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The National mellows out


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  • The National

You know The National first for Matt Berninger's voice. That low, sonorous baritone, alternately crooning and screaming.

Then the lyrics - almost impossible to parse at times, and chock full of imagery of dark city nights, birds and cocktails. Modern fairy tales.

Then, listen to the intwining guitars, the insistent drums, the throbbing bass. A brass section and piano spike through.

And it can be nobody but The National. The Brooklyn-by-way-of-Cincy quintet released another dark and intense full-length LP called Trouble Will Find Me this summer, which they'll perform Sunday at the Murat. We caught up with bassist Scott Devendorf to chat about a variety of topics before that show.

On their video for "Sea of Love" which is a tribute to Russian band Zvuki Mu:

"My brother's [Bryce Devendorf, Scott's brother and drummer for The National] girlfriend, who's French, sent it to us and we were like 'This is awesome.' We always have a hard time making videos because most videos are kind of terrible and ours are usually terrible. And we liked that one a lot so we were like, 'Let's do a cover of a video.'

"We never agree on much and seldom agree on video concepts, and we all liked that one and thought it would be fun to shoot that one. The results were great. We knew what they were going to be because it was basically the same video [as Zvuki Mu's 'Grubyi Zakat']. We actually just finished shooting another video - it's completely different but was fun too- - while we were in Cincinnati actually, the day before the show we shot the video.

"That little dude [in the 'Sea of Love vid'] is our friend Marshall Curry's son. Marshall Curry is a documentary filmmaker. He helped us work on the Mistaken For Strangers movie a little bit and so his son volunteered his time. And he's a pretty good actor."

On lyrical and musical themes that run throughout albums:

"There's always water everywhere in the songs and I like water. ... I guess I gravitate towards, not towards particular themes in our songs, but to each particular song's meaning or what I think a song's about even though it's not about that. Like I like "All the Wine." I like 'Humiliation.' I like songs like that..."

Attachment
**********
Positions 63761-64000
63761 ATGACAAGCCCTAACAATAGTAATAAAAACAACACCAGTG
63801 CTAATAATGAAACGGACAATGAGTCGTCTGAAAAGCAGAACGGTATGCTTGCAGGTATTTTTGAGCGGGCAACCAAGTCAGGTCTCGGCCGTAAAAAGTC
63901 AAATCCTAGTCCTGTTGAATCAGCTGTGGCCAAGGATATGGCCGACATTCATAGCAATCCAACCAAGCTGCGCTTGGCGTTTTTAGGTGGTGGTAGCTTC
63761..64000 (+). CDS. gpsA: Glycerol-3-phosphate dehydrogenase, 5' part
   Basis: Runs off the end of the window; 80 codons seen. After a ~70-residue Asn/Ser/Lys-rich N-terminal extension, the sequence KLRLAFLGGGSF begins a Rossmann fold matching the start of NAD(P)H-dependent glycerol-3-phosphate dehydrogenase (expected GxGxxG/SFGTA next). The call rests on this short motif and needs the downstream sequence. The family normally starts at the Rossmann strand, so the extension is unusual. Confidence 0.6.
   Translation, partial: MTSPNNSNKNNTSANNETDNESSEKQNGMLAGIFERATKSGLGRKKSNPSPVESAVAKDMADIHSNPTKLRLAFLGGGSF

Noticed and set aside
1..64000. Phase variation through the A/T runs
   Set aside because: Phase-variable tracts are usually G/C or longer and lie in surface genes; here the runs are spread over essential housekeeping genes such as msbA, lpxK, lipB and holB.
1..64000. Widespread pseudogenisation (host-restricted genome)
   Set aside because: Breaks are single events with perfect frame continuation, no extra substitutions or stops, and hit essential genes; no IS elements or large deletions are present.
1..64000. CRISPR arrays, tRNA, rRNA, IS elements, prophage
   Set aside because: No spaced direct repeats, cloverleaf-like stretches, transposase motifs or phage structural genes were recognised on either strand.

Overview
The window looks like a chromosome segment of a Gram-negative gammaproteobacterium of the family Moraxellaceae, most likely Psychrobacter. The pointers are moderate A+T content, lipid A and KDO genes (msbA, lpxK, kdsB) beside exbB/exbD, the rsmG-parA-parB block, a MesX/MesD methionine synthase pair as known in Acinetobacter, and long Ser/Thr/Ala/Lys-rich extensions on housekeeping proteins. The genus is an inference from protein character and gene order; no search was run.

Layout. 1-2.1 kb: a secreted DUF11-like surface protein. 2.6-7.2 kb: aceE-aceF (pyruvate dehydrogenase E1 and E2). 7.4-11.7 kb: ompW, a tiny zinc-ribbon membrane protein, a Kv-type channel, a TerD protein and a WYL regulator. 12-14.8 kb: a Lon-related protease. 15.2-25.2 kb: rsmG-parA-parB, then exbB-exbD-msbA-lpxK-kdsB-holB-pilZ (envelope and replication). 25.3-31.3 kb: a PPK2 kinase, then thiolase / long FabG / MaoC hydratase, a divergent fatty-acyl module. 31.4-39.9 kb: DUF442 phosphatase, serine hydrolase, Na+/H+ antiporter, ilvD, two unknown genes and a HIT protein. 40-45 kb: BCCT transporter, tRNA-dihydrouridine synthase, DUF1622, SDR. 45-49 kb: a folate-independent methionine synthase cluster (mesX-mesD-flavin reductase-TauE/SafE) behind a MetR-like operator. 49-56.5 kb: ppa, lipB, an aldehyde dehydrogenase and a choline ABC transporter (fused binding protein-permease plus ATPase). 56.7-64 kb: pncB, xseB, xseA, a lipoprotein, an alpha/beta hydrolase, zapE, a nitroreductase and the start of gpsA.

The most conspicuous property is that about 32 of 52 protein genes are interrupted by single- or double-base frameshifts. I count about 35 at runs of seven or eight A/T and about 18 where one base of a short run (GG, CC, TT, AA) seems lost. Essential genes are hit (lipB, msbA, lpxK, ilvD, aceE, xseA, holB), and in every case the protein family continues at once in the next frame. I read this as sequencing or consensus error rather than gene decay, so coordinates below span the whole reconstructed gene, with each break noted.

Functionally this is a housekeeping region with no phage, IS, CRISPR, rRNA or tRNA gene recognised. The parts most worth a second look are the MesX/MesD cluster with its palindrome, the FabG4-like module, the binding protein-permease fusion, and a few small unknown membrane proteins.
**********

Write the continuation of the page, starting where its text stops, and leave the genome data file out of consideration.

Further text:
"I think, musically, there are some reoccurring themes that we kind of deal with. For a while there where a lot of songs that kind of had this crescendo rock [style]. I think that there [are sometimes] reactions when kind of playing the song live because when we're writing them we aren't always thinking of the live performance. We're first and foremost kind of crafting them. Then we have to figure out how to play them when we're all done recording them and how they translate into a live setting. I think that is interesting because we don't know which songs are going to work, or not really work, or translate as an idea musically and lyrically. Or what songs that people are basically going to like and what songs we're going to enjoy playing. Sometimes those are the same things but sometimes they're different..."

On adapting the new songs for the live show:

"I think we were really worried about some of the quieter songs like 'Slipped.' And we haven't played 'Hard to Find' because it's hard to play just from a timing perspective. It's a little dreamy..."

"That's the only song we haven't played from the new record. Most of them are pretty effective live. I think bigger songs are always louder. 'Demons' is weird because it's a song that we really enjoy and people really like. But when we play it live it isn't a song that people really clap along to. It's a funny song to play [because it's in 7/4] so you can't exactly dance along to it. I guess we kind of wrote them this time or recorded them more together than we have on the last couple of records. Just doing that and learning them early has helped us figure out how they're going to be played live. It's always the same thing; it's not our primary concern when writing so it's a reaction when we're done to figure it out..."

On mellowing with age:

"The records seem to get mellower with age, as we do. We like that aspect of the band and of [Berninger's] singing and delivery. I think as a band we are thinking of that and we aren't going to want to put people to sleep. And our music is generally on the mellower side with these sort of moments of color and 'explosion.' Some of the songs on the new record have turned into more screamish. Is that a word? Screamish?"

On their recording of "The Rains of Castamere" for Game of Thrones season three:

"We didn't know exactly how that was going to be used and we didn't write that song. It was basically just us performing music. I know we did do some recording of music and they have a whole orchestra and music writing side to the show [so] they wrote the music and the lyrics. The lyrics come from the books. It's really us just performing this really intense, medieval dirge. We actually did not know that it was going to end up in that intense scene. I actually have not seen [it] but it has been described to me. I know the song's intense. Then, it's coupled with this slaughter of an entire clan."


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